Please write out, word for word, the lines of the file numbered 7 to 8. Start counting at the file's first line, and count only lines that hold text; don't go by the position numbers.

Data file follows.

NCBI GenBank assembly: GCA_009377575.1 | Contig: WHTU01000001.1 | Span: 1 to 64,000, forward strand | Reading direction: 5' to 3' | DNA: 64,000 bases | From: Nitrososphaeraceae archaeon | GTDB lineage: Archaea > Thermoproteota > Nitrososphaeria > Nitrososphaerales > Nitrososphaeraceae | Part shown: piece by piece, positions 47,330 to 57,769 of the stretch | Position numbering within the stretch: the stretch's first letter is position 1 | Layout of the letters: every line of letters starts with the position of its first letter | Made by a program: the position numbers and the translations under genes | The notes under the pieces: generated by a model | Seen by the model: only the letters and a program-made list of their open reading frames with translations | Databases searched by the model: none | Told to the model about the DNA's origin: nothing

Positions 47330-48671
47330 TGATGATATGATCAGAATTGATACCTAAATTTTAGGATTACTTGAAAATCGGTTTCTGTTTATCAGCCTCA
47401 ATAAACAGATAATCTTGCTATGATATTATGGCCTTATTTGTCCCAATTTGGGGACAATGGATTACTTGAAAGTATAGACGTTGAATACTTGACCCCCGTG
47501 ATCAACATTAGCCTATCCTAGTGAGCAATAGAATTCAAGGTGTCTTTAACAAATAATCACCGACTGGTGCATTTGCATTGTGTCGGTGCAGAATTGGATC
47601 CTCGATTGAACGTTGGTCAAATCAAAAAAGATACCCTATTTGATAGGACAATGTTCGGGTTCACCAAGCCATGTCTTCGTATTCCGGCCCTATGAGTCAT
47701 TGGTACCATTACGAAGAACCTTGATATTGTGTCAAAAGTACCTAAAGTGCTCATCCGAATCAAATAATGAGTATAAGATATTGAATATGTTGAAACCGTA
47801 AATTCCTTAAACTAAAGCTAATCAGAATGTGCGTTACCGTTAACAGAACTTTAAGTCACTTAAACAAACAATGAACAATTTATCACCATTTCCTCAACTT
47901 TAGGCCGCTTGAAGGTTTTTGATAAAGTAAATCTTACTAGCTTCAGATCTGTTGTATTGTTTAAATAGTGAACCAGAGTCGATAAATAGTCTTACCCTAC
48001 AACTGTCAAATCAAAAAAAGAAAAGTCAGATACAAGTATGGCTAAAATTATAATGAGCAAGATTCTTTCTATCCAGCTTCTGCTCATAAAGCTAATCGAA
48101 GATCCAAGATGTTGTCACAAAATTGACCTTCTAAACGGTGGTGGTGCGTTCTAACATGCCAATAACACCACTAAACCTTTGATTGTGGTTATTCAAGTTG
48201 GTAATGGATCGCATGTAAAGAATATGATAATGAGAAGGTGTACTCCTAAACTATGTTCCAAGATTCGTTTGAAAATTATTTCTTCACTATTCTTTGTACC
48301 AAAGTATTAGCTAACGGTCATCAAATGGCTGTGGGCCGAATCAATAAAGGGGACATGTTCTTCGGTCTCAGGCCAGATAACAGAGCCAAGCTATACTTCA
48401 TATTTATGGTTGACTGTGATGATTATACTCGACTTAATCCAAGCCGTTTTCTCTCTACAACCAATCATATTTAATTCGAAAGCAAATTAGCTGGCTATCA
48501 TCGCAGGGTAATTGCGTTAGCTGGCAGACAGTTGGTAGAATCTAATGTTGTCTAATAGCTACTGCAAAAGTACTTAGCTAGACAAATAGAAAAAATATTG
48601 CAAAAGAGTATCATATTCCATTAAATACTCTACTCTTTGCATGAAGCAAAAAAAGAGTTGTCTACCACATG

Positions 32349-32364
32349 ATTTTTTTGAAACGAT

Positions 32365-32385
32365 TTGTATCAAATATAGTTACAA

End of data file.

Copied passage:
47701 TGGTACCATTACGAAGAACCTTGATATTGTGTCAAAAGTACCTAAAGTGCTCATCCGAATCAAATAATGAGTATAAGATATTGAATATGTTGAAACCGTA
47801 AATTCCTTAAACTAAAGCTAATCAGAATGTGCGTTACCGTTAACAGAACTTTAAGTCACTTAAACAAACAATGAACAATTTATCACCATTTCCTCAACTT